The verbal root shoof is used for both actions in the judicial sentence and decree of Gen. 3.15. The text indicates a courtroom scene since the guilty parties were summoned to stand before the Lord (Yahweh Elohim). This was the Eternal Son, the image of the invisible God, the King through Whom all things were created (1 Cor. 8.6, Col. 1.15-16). In Gen. 3.15, Yesupenka denotes the crushed head of the serpent, while tesupenu denotes a strike to the heel. Both the head crush and the snake bite refer to fatal events. The snakes in the Middle Eastern context consisted of venomous varieties, not constrictors, while a crushed head causes death.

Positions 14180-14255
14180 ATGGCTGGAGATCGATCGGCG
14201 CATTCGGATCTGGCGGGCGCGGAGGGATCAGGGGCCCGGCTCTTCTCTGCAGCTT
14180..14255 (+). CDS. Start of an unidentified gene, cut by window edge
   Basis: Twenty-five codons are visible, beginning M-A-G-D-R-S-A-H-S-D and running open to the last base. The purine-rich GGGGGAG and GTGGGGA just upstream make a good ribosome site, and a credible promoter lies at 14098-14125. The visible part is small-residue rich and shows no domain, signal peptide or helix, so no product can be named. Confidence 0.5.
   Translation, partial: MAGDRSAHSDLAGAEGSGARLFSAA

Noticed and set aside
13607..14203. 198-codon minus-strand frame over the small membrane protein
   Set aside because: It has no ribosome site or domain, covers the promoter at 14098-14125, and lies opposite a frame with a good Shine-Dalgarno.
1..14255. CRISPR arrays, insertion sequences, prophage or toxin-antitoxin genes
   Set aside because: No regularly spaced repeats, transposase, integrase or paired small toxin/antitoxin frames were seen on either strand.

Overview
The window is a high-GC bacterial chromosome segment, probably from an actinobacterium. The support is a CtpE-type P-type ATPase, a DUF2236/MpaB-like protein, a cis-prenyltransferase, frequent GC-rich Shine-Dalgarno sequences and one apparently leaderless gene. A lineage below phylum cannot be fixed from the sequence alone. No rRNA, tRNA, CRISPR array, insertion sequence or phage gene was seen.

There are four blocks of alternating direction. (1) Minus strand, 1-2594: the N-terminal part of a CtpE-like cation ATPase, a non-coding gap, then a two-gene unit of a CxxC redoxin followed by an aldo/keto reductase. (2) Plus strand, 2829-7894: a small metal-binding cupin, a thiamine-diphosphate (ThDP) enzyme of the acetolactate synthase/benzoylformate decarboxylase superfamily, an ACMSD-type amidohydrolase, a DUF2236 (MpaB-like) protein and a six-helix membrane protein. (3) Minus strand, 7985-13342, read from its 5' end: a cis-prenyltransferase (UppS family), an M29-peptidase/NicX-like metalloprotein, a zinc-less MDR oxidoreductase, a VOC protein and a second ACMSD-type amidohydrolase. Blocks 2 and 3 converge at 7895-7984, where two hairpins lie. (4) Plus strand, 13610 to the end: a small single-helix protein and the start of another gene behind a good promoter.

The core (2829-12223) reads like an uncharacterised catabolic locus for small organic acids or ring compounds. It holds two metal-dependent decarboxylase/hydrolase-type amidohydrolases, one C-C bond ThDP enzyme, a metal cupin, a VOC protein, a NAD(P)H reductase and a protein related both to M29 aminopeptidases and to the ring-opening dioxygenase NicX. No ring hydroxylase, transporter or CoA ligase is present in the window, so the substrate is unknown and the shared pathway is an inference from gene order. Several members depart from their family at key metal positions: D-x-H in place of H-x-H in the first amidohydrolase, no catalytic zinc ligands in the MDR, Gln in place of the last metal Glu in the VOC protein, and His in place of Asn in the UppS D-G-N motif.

Here is graphic evidence of one manner of Roman crucifixion. Though the article states that ropes were sometimes used to secure the victims to the cross, the method of death was asphyxiation. Wounded heels would greatly aid the Roman’s method since the severe pain would hinder the subject from straightening up and catching another breath.Archeological Evidence for Roman Crucifixion Found Patterns of Evidence